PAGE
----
- Article 35 Act Number 27 of 2007: In the exploitation of Coastal Zone and Small Islands, all person directly or indirectly is prohibited from: (a) mining the coral reef that is damaging to the Ecosystem of the coral reef; (b) collect coral reef from the Conservation Area; (c) use explosives, toxic substances, and/or other substances that is damaging to the Ecosystem of the coral reef; (d) use instruments, means, and other methods that is damaging to the Ecosystem of the coral reef; (e) use means and methods that is damaging to the Ecosystem of mangrove which is inappropriate for the characteristic of Coastal Zone and Small Islands; (f) carry out the conversion of the mangrove Ecosystem within the Area or Zone for mariculture which do not take into account the sustainability of the ecological function of the Coastal Zone and Small Islands; (g) cut off mangrove from the Conservation Area for industrial activity, settlement, and/or other activities; (h) use means and method which is damaging to the sea-grass beds; (i) mining of sand in an area which is technically, ecologically, socio and/or culturally may caused damage to the environment and/or causing pollution to the environment and/or detrimental to the local Community; (j) mining of oil and gas in an area which from the technical, ecological, social and/or cultural aspects is damaging to the environment and/or causing pollution to the environment and/or detrimental to the local Community; (k) mining of minerals which from the technical, ecological, social and/or cultural aspects resulting in the damage to the environment and/or causing pollution to the environment and/or detrimental to the local Community; and (l) carry out physical construction which is damaging to the environment and/or detrimental to the local Community.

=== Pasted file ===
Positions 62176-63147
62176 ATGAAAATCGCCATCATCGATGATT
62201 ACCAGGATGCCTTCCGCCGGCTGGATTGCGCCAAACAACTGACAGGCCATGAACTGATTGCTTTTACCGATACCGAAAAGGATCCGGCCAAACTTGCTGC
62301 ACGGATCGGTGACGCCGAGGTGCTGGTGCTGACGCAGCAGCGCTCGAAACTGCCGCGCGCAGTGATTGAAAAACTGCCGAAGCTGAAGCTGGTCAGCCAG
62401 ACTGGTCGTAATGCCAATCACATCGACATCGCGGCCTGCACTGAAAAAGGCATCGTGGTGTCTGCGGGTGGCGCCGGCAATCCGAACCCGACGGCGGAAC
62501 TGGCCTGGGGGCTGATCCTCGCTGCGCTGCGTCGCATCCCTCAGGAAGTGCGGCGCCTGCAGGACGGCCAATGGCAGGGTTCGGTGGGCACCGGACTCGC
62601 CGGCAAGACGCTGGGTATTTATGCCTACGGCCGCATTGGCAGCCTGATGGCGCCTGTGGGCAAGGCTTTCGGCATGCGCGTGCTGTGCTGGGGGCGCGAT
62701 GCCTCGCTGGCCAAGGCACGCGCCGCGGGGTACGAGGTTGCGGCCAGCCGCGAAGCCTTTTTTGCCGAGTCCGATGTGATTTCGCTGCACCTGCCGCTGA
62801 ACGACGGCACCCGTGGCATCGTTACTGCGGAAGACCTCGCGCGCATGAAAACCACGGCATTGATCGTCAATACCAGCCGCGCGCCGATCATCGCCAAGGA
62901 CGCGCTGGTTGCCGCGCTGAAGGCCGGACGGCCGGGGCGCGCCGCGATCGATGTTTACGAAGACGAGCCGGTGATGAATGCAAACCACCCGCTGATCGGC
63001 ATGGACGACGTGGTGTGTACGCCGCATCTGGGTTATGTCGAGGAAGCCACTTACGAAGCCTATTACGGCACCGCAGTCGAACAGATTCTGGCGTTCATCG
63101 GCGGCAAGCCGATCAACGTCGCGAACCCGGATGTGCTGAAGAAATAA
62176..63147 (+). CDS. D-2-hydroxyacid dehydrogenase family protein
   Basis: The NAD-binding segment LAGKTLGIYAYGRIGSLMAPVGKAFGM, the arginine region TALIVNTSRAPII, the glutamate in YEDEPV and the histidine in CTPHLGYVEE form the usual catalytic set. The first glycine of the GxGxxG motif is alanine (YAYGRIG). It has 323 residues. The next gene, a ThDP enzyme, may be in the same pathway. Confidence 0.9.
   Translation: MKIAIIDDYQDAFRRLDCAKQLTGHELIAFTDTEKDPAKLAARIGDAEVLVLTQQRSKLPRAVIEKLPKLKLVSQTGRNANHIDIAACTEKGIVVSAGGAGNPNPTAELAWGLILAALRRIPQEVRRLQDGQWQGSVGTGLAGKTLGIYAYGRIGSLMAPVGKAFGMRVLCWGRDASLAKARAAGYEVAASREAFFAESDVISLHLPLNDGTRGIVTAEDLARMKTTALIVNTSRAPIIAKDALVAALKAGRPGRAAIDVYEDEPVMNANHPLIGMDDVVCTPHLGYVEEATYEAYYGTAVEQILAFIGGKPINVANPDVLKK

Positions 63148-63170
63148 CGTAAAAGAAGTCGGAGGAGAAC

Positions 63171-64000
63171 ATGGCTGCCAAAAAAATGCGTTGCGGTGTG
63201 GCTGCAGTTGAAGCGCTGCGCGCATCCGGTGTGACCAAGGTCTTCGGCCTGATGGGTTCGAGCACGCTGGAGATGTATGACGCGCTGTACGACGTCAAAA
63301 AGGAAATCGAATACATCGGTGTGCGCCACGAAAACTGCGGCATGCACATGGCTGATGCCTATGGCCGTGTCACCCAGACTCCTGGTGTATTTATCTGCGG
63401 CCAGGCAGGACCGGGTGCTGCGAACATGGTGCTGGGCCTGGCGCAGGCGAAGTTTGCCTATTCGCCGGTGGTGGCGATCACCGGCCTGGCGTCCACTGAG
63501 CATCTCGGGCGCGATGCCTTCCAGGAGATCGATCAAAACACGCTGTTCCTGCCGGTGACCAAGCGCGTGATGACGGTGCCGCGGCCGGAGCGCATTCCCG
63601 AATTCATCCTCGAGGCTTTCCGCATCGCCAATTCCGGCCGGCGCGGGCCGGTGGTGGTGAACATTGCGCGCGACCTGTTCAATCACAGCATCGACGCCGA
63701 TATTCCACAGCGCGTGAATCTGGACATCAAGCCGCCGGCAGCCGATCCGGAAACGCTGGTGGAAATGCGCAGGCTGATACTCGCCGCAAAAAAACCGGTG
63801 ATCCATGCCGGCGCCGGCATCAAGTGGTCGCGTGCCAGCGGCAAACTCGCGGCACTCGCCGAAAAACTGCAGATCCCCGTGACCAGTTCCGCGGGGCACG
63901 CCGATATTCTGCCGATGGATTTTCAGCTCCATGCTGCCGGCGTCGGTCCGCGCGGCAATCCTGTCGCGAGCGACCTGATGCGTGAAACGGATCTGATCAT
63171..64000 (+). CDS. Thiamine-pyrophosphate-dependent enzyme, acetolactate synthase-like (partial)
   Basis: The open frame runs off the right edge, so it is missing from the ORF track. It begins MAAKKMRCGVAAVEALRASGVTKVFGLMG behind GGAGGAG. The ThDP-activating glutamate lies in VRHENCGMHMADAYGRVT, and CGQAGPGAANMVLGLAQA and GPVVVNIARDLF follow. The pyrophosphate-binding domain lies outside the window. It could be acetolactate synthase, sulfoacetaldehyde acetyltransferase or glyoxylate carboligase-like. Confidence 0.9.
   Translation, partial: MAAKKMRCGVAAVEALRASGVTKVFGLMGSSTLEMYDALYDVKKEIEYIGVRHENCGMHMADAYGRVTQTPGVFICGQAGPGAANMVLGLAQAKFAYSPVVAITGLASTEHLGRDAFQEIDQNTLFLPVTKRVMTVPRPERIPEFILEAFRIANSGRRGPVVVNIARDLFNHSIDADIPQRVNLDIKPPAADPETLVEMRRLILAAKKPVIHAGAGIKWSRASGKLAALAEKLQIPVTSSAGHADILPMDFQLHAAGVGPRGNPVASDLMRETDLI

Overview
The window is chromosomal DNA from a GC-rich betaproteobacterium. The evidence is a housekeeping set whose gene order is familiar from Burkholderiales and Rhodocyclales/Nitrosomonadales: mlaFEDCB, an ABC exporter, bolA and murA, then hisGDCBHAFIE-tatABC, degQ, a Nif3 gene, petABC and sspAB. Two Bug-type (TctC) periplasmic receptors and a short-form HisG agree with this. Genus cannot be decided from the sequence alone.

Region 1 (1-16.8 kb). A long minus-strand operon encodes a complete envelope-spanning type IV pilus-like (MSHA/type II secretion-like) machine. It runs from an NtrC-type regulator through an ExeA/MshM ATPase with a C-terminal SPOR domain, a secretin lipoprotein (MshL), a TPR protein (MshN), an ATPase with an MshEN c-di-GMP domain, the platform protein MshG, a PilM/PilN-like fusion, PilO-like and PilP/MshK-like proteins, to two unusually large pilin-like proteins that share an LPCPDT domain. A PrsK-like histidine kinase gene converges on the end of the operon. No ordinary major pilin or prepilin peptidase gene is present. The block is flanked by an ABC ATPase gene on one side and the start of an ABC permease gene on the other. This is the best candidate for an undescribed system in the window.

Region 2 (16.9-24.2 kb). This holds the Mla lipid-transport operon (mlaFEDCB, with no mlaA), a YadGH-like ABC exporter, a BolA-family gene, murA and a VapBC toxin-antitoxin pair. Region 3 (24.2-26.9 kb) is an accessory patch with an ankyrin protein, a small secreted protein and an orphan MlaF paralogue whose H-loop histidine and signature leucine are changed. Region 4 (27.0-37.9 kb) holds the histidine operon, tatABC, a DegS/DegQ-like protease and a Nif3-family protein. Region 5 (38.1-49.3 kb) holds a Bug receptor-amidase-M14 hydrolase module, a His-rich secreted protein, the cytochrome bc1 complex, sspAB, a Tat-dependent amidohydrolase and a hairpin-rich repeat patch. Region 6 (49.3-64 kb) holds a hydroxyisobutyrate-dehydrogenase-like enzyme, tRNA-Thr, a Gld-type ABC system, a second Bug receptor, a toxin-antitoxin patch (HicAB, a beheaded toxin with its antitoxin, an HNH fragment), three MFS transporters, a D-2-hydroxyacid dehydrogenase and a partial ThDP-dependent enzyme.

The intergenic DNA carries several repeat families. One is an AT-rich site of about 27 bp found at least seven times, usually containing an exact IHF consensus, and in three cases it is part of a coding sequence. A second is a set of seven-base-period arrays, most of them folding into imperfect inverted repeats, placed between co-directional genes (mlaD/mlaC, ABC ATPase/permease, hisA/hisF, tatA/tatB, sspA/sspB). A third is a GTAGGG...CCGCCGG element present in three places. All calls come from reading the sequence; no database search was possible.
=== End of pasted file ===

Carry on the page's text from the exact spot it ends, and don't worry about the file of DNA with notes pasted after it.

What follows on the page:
- Article 60 paragraph 1 of Act Number 27 of 2007: In the Management of Coastal Zone and Small Islands, the public has the rights to: (a) obtain access to the waters which has been established by HP-3; (b) obtain compensation resulting from the loss of acess to the Coastal Zone and Small Islands Resources which has been their working field to fulfill the need resulting from the issuance of HP3 in accordance with the existing laws and regulations; (c) carry out activity in the management of Coastal Zone and Small Islands in accordance with existing customs (adat law) and not in contrary with existing laws and regulations; (d) obtain benefit from the implementation of the Management of Coastal Zone and Small Islands; (e) obtain information with regard to the Management of Coastal Zone and Small Islands; (f) submit a report and claim to the authority for the loss he/she suffered related to the implementation of the Management of Coastal Zone and Small Islands; (g) stated his/her objection to the management plan which has been announced at a particular period of time; (h) report to the law enforcement officer of a pollution and/or damage to the Coastal Zone and Small Islands; (i) submit a claim to the court of any problems related to the Coastal Zone and Small Islands; and (j) obtain compensation.
CONTACT FOR INTERVIEW
Forest Watch Indonesia (FWI)
Phone/Fax: +62 251 8333 308 / +62 251 8317 926
Campaigner/Spokesman of FWI, Abu Meridian
(email: abu.meridian @ fwi.or.id Mobile: +62 857 1576 6732)
Researcher on Water Catchment Areas FWI, Dwi Lesmana (email: firstname.lastname@example.org Mobile: +6281380160930)
Contact: Mufti Ode (email: email@example.com Mobile: +62 856 9305 0205)
Indigenous Peoples’ Alliance of the Archipelago (AMAN)
Phone/Fax: +62 251 8297 954 / +62 251 8370 6282
Keynote Speaker: Secretary General AMAN, Abdon Nababan
(email: abdon.nababan @ aman.or.id Mobile: +62 811 111 365)
Contact: Firdaus Cahyadi
(email: firdaus.cahyadi @ aman.or.id Mobile: +62 815 1327 5698)
For the needs of maps and photographs, please contact:
Mufti Ode (email: firstname.lastname@example.org HP: +62 856 9305 0205)